, Volume 159, Issue 3, pp 443-445
Date: 25 Jun 2011

Précis of Subjective consciousness: a self-representational theory

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According to self-representationalism, a mental state is phenomenally conscious iff it represents itself in the right way. In Subjective Consciousness: A Self-Representational Theory (henceforth, SC), I develop and defend my own version of self-representationalism. The view, and the case for it, can be profitably divided in two: an account of the explanandum and an account of the explanans.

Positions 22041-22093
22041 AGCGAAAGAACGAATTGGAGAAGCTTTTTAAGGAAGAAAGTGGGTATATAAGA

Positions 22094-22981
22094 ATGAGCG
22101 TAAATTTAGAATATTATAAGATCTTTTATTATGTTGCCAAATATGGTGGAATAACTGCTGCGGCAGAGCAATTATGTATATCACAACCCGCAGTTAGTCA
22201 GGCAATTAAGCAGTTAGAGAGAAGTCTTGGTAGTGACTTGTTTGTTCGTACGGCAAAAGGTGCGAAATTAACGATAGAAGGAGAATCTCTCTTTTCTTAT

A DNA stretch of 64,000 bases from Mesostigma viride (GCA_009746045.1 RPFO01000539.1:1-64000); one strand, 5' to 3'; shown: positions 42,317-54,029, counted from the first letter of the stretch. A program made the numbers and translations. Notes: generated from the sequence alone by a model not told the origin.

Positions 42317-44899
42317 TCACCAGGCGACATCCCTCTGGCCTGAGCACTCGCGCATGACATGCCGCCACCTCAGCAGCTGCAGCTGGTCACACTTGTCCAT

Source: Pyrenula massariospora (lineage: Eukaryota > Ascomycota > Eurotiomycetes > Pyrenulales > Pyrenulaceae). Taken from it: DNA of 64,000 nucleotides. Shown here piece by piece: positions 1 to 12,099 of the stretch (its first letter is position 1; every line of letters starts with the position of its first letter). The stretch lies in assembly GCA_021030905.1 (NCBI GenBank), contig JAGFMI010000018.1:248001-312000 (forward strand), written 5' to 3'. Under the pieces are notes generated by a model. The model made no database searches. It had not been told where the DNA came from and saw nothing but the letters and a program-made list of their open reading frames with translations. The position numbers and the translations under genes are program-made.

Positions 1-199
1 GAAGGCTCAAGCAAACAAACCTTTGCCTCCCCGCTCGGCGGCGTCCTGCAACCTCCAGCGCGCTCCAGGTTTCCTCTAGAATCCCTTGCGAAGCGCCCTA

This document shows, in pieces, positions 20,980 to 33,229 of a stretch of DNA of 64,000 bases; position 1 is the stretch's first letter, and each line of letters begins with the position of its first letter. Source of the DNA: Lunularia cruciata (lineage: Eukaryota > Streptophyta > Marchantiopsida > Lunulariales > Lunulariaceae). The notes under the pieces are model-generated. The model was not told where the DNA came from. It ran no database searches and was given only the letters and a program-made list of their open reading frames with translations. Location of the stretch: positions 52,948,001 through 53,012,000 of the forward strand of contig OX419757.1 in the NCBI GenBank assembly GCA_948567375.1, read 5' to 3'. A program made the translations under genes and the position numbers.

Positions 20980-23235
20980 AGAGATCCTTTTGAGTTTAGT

The explanandum, phenomenal consciousness, is often fixed upon with ‘what it is like’ talk. When I look at the blue sky, and have a conscious experience thereof, there is a bluish way it is like for me to have the experience. This ‘bluish way it is like for me’ is the experience’s phenomenal character. On my view, however, there is more to be said about phenomenal character—there is more structure to it than is typically recognized. In particular, I distinguish two components of the ‘bluish way it is like for me’ to have the experience: the bluish component, which I call qualitative character, and th ...